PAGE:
As use of the sport progressed, it appears that the noble families began to participate, eventually adopting polo as their own Persian National sport, played only by the nobility. Both women and men participated in matches, and there is even one documented record from the 6th century AD of a Persian queen and her waiting ladies having challenged the Persian King Khosrow II Parviz and his men to a friendly, family game!
Indeed, ancient Persian art and literature give detailed accounts of polo games played in the royal courts, including many references in an epic poem, Shahnameh (The Epic of Kings), from the 9th century by the Iranian poet and historian Ferdowsi, where he discusses various matches held in tournament format. He also makes mention of another Persian prince from the early Persian empire, who apparently learned how to play polo sometime during the 4th century AD, when he was just seven years old.
It wasn’t until the 10th century that an Iranian king actually recorded some of the sport’s general and more important rules, in particular pointing out the potential dangers of playing in a match – and as the centuries progressed, a 13th century Iranian poet even used polo as a basis for one of his love stories!
As the Persian nobles continued to invite other royal families from various countries to play in their tournaments, the popularity of the sport grew and spread rapidly across the East – in fact, there was even a stone tablet next to a polo field along the famous Chinese silk road, reading: “Let other people play at other things. The King of Games is still the Game of Kings.” Coats of arms for the Chinese royal families soon included a polo stick, and it is well know that polo was an important part of royal family life during the reign of Ming-Hung, a time that is often referred to as the Golden Age of Chinese classical culture.
Naturally, not everyone was a good sport when playing these ancient polo matches. Although a 9th century Iranian historian had written instructions concerning how players should behave on the field – such as, “a player should strictly avoid using strong language and should be patient and temperate”, and “if a polo stick breaks during a game, it is a sign of inefficiency” – this apparently didn’t stop the Chinese Emperor Tai-Tsu in 910 AD from beheading all the players in a polo match that he had been watching, simply due to the fact that one of his own favorite players had been unfortunate enough to be killed during the game.
Brutality aside, the game continued to spread, with the Japanese learning the game from Chinese diplomats, and the Arab world picking up on the sport during their conquest of Iran in the 7th century. The polo stick actually became an important heraldic symbol in Islamic courts, and Polo Masters were a common addition to a ruling Caliph’s entourage!
Even with its spreading Eastern popularity, the game didn’t actually make it to the West until the Byzantine period. The ruler of Constantinople during the 12th century tried to encourage the sport’s growth, and his own successor even played until his arm and leg were crushed during a particularly rough match.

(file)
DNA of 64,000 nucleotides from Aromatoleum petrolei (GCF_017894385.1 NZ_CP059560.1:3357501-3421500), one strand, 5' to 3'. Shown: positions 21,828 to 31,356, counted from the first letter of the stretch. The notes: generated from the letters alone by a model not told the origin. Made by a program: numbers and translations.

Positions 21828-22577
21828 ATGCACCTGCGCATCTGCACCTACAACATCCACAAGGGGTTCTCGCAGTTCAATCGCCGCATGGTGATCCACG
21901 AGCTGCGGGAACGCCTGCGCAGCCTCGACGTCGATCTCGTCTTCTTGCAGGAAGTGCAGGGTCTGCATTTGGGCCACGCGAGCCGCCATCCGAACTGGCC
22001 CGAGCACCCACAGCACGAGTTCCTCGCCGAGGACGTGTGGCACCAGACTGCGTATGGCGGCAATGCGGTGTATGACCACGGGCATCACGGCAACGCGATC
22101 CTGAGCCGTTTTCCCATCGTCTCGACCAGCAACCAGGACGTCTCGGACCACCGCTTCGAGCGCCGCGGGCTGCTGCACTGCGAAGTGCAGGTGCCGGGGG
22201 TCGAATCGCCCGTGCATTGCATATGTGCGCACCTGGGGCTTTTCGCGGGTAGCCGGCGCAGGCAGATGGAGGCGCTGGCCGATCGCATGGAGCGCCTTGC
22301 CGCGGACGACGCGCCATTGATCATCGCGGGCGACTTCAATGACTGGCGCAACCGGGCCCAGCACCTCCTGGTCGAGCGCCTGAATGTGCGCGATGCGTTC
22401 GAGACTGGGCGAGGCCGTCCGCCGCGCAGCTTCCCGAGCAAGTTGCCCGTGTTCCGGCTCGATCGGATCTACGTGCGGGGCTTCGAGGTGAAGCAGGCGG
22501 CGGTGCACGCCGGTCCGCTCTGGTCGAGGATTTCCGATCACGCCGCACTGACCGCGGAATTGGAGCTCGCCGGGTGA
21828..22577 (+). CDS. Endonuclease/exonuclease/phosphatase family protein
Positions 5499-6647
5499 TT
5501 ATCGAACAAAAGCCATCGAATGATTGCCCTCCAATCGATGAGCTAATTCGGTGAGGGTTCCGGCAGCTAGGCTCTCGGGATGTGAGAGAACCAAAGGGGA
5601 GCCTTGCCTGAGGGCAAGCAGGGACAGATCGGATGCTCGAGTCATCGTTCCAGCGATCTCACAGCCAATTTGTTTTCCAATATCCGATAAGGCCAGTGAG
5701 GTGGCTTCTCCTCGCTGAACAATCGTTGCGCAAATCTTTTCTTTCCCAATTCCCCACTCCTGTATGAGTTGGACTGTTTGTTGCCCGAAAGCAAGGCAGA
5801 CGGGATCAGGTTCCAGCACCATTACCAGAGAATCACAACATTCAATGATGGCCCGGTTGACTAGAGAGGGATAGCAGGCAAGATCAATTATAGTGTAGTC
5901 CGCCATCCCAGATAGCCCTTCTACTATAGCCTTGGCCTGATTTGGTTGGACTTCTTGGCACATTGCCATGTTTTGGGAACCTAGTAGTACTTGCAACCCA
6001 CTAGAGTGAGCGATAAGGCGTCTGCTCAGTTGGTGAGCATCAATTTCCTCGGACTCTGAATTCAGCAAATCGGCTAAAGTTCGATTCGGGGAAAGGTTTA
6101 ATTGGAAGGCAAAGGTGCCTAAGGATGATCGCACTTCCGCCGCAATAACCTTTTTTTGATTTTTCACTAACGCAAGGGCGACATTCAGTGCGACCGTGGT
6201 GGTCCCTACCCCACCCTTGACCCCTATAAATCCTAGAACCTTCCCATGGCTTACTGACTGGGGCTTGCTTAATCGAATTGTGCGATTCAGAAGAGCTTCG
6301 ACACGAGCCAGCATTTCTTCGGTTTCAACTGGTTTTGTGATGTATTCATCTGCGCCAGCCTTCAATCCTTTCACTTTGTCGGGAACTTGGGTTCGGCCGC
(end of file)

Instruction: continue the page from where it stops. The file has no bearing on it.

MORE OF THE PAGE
Polo continued to spread in this way, moving from royal household to royal household in various Eastern countries – and it wasn’t until sometime during the 18th century that the Western world learned of the existence of the sport, eventually refining the game into what is known today as the ‘modern’ version of polo.
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Tomorrow: What the heck are Tupus?
After Cyrus II came of age, Harpagus convinced the young man that the Medes were ready and willing to revolt against their now despotic king, Astyages. Cyrus then organized a federation consisting of 10 Persian tribes, and attacked his father… though for some reason – or as Herodotus claims, “blinded by divine reason” – Astyages appointed Harpagus as the leader of his army. Naturally, Harpagus was not eager to fight for the man who had killed his son, and instead marched on the Median capital with Cyrus, both Persian and Median armies in tow, and took Astyages captive.
Although the details of Herodotus’ tale are more likely based around fairy tale than fact, the end of the story has been confirmed by another ancient document called the Chronicle of Nabonidus. The document explains that in the 6th year of the reign of King Nabonidus of Babylon,
“king Astyages called up his troops and marched against Cyrus,
king of Ansan [Persia], in order to meet him in battle. The
army of Astyages revolted against him and in fetters they
delivered him to Cyrus. Cyrus marched agast the country
Ecbatana; the royal residence he seized; silver, gold, other
valuables of the country Ecbatana he took as booty and brought
At the very least – whether Harpagus was involved with the army’s defection or not – the details in the Chronicle of Nabonidus imply that after three years of fighting, king Astyages’ troops mutinied and handed him over to Cyrus. Unfortunately for Cyrus, Astyages’ allies did not take the capture of the allied king so well – shortly after the capture, King Croesus of Lydia attacked Cyrus II to avenge Astyages. With Harpagus at his side – for which there are confirmed records – Cyrus defeated Croesus’ advances and ended up overthrowing Lydia as well.
What happened to Astyages after his capture remains unknown. Although the ancient sources agree that he was treated with mercy and leniency not typically given to captive kings, the details of how this occurred differ. While Herodotus claims that the king was left imprisoned for the rest of his life, other sources suggest that Astyages was reinstated as a governor in Parthia, and later met his death at the hands of a political rival. Which version of the tale is actually true is likely to remain unknown indefinitely.
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Tomorrow: Ancient Sugar-Free Gum!